May 19 it is World Breastmilk Donation Day; a global celebration of the importance of milk banks.

The staff on the neonatal unit at St George’s refer to human breast milk as “liquid gold” and “medicine”.  Containing a complete spectrum of nutrients and immune-system compounds not present in formula milk, it helps the babies’ development and protects them against life-threatening infections.

However, a mother’s ability to produce enough milk can be impacted by the stresses of having a very sick baby, or by being ill themselves after their baby’s birth, and this is where the amazing donors to the St George’s Milk Bank come in, providing life-saving milk for these vulnerable babies until their mums can take over.

St George’s helped mum Maria Mano give birth to her baby, Pedro, when she went into labour prematurely.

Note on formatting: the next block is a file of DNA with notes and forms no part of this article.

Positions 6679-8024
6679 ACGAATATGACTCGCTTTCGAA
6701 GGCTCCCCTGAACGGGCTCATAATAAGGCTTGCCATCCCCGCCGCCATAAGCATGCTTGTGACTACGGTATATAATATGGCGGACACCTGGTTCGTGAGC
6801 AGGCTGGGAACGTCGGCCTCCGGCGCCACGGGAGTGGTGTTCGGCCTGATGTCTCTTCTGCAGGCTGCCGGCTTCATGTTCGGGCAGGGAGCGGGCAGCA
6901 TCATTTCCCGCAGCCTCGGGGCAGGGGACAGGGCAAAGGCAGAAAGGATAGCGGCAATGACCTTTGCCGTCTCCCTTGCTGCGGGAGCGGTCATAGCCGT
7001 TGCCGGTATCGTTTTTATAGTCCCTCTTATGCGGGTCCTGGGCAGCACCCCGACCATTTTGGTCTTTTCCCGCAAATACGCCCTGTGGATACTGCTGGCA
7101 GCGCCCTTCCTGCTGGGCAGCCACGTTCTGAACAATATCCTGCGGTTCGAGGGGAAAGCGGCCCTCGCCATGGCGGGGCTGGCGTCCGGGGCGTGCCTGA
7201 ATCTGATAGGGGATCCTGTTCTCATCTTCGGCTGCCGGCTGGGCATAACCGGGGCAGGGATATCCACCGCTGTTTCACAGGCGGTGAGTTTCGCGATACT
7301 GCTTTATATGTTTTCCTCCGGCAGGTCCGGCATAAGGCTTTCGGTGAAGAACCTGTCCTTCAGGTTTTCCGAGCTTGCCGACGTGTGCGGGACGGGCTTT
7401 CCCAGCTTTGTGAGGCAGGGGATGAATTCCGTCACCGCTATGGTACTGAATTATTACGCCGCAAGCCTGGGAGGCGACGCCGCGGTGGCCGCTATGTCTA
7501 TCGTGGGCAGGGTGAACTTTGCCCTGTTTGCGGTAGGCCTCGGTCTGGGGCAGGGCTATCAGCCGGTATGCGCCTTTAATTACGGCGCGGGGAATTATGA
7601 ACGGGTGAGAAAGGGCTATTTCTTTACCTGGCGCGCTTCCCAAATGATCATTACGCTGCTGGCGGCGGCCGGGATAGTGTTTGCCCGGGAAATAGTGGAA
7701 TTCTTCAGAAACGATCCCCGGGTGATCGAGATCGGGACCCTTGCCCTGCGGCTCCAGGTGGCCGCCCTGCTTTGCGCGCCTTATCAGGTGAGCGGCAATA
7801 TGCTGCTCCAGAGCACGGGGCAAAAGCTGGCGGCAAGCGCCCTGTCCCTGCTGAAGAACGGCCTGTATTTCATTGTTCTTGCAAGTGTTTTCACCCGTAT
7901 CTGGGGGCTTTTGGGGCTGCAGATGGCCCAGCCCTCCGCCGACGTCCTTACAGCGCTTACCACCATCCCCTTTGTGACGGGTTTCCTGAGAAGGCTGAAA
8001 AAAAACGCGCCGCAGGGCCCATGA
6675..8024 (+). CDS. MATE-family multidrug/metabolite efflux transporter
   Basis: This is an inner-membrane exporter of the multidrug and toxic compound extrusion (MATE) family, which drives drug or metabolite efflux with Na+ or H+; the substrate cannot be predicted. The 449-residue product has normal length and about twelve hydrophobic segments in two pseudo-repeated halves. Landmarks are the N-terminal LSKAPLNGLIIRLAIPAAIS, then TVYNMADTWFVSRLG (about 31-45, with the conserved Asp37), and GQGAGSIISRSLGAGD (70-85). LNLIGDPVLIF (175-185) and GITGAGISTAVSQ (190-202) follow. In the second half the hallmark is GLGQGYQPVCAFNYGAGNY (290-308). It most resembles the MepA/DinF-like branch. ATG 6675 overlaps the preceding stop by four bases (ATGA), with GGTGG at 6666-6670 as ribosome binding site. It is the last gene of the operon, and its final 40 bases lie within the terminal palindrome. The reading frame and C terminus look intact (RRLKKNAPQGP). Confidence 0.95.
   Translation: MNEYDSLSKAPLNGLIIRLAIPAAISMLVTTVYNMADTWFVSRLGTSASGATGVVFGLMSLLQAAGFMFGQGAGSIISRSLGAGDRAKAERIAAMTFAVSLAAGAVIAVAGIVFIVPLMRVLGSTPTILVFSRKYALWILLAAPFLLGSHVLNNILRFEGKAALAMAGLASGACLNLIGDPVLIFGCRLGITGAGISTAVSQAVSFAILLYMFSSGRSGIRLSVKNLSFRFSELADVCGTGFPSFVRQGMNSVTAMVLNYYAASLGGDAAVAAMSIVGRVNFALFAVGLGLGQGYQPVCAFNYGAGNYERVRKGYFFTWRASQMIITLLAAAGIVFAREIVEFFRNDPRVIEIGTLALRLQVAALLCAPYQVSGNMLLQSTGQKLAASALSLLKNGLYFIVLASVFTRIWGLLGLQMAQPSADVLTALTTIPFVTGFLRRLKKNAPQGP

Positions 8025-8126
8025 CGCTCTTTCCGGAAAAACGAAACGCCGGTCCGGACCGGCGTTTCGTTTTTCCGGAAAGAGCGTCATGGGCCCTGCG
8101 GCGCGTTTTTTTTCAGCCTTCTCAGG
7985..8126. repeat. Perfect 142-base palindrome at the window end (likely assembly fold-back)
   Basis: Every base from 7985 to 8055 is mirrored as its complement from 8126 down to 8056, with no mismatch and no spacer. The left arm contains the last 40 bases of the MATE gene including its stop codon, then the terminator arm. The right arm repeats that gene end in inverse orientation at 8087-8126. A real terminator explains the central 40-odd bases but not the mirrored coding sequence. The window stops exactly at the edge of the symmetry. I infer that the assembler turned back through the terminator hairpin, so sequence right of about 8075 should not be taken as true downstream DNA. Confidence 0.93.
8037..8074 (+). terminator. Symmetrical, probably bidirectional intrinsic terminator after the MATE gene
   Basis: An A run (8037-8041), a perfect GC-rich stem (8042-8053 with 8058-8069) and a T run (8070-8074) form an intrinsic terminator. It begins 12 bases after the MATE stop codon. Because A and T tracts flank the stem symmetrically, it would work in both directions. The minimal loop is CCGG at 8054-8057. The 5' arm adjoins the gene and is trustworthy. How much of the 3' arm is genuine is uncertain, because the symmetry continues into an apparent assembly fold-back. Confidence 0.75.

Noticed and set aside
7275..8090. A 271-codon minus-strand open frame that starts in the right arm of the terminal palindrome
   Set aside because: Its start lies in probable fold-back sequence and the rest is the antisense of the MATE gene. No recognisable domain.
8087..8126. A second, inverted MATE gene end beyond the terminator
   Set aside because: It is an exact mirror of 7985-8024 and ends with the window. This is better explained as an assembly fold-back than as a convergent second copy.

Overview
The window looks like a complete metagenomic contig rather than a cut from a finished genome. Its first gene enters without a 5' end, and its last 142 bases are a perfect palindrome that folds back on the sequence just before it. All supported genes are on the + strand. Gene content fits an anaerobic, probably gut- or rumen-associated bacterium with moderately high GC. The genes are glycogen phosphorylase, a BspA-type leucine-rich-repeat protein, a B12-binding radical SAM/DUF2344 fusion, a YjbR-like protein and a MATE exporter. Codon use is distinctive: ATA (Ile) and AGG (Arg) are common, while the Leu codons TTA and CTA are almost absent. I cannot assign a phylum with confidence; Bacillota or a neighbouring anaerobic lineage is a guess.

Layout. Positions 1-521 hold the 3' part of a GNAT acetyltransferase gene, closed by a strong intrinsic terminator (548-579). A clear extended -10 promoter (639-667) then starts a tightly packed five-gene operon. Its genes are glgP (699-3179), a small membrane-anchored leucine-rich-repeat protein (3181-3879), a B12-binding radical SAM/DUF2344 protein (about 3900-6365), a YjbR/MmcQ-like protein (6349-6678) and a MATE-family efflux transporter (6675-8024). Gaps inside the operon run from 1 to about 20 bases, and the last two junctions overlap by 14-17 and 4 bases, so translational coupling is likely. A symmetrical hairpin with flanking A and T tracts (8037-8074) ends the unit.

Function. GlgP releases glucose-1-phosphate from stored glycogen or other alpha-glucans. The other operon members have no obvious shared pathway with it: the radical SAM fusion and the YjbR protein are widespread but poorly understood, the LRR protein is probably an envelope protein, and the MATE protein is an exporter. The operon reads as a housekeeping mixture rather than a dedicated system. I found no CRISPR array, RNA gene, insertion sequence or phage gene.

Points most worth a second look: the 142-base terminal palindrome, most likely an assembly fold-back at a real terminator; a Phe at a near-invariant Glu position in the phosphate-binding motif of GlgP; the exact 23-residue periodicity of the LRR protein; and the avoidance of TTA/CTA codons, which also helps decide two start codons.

Maria said: “Our baby boy was born two months early and I wasn’t able to get enough milk to cover all his feeds so he received donated milk.

“It allowed him to build strength and relieved me from some pressure. It was important to me that he got all the benefits of breast milk even if it wasn’t mine.

“Thank you to all the mums that donated milk, you are sharing love and saving lives.”

First Touch, the charity of St George’s neonatal unit is passionate about enabling the babies to receive breast milk. The charity has recently raised £25,000 to provide the Milk Bank with a brand-new pasteuriser and has refurbished the unit’s expressing rooms and equipped the unit with 20 new breast pumps to help mums express their milk for their poorly babies.